Help Your Senior Dog Maintain a Healthy Diet
They may always be your furry babies, but as your dog gets older, their diet needs change. To make sure that your best pal feels great in their golden years, here are a few healthy diet and nutrition tips for senior dogs.
When is a dog considered senior?
The age that your dog becomes a “senior” is largely determined by their breed and weight. In a WebMD article, Dr. Mark Nunez, president of the California Veterinary Medical Association from 2009-2010, “little dogs live to about 15 to 20 years of age, while bigger dogs live to about 12 to 15 years.” He further explains that a dog is considered a senior when they reach half of their life expectancy. For larger dogs this around age six, and for smaller dogs, it occurs around eight or nine.
Fat and calorie considerations
Like humans, dogs metabolisms slow as they age. For many dogs, the result is weight gain and risk for obesity. To help your pup maintain a healthy weight, choose foods with lower, healthy fats and fewer calories. While not all fat is good for dogs, especially cooked fat like grease, fats like omega-3s (commonly found in fish oil) can be a great addition to your dog’s diet and may help curb joint inflammation and arthritis.
In contrast, some older dogs may get thinner as they age. This weight loss could be the result of a decreased sense of smell or taste or even issues chewing related to gum or tooth decay. In this case, the AKC recommends a diet higher in fat to improve the palatability of the food and calorie intake.
If there are no underlying health issues and your older dog turns their nose up at dinner time, you might consider trying a new flavor of dog food or make dry kibble more enticing with warm water, chicken broth, or a small amount of canned food.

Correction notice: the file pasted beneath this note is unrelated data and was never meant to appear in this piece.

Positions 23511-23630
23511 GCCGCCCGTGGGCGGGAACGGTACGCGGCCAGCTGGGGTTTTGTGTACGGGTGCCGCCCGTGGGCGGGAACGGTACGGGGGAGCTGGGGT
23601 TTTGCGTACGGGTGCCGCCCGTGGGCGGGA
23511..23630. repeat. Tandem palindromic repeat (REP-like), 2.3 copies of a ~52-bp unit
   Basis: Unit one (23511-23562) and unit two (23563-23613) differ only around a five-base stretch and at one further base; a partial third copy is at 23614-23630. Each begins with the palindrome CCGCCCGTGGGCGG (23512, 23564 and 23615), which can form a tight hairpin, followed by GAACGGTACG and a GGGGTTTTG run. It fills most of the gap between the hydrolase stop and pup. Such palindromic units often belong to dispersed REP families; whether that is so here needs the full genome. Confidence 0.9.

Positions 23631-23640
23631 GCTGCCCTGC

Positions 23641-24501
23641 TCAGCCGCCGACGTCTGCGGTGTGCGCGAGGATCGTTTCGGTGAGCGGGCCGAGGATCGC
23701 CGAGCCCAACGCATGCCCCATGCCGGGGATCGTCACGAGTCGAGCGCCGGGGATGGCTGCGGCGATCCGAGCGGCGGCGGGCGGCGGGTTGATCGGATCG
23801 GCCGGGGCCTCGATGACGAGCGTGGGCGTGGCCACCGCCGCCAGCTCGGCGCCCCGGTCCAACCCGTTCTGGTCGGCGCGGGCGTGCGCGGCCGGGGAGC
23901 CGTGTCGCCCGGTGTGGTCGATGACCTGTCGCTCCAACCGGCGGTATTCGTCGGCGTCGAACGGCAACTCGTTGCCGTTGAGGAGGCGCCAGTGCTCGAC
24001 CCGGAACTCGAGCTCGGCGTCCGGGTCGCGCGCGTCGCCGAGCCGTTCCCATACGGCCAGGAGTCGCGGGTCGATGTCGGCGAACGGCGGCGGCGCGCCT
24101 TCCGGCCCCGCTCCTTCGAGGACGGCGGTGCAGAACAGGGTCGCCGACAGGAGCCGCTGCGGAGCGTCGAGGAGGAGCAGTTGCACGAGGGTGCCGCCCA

If you’ve heard that protein is bad for older dogs because it overtaxes their kidneys, the AKC says not to ignore this myth. In fact, the club actually recommends that a minimum of 25 percent of calories in a senior dog diet should come from protein. This increase helps support your pal’s immune system and the ability to repair tissue.
Who doesn’t want to share treats with their faithful companion and best friend? However, many commercial dog treats are filled with calories and can undo all of the hard work you’ve done to provide your dog with a solid diet.
A PetMD article suggests rewarding your dog (no matter the age!) with fruits and veggies, such as seedless apple slices, blueberries, pear slices, carrot pieces, or even frozen peas.
Senior Dog Foods
There are several dog foods on the market specifically designed for senior dogs. Many of these are lower in calories and include antioxidants, as well as omega-3, glucosamine, and chondroitin sulfate supplements to help you take the guesswork out of feeding your aging pup.
Just as aging in humans varies from person to person, the same goes for dogs. Make sure to check with your veterinarian when choosing the best diet for your dog.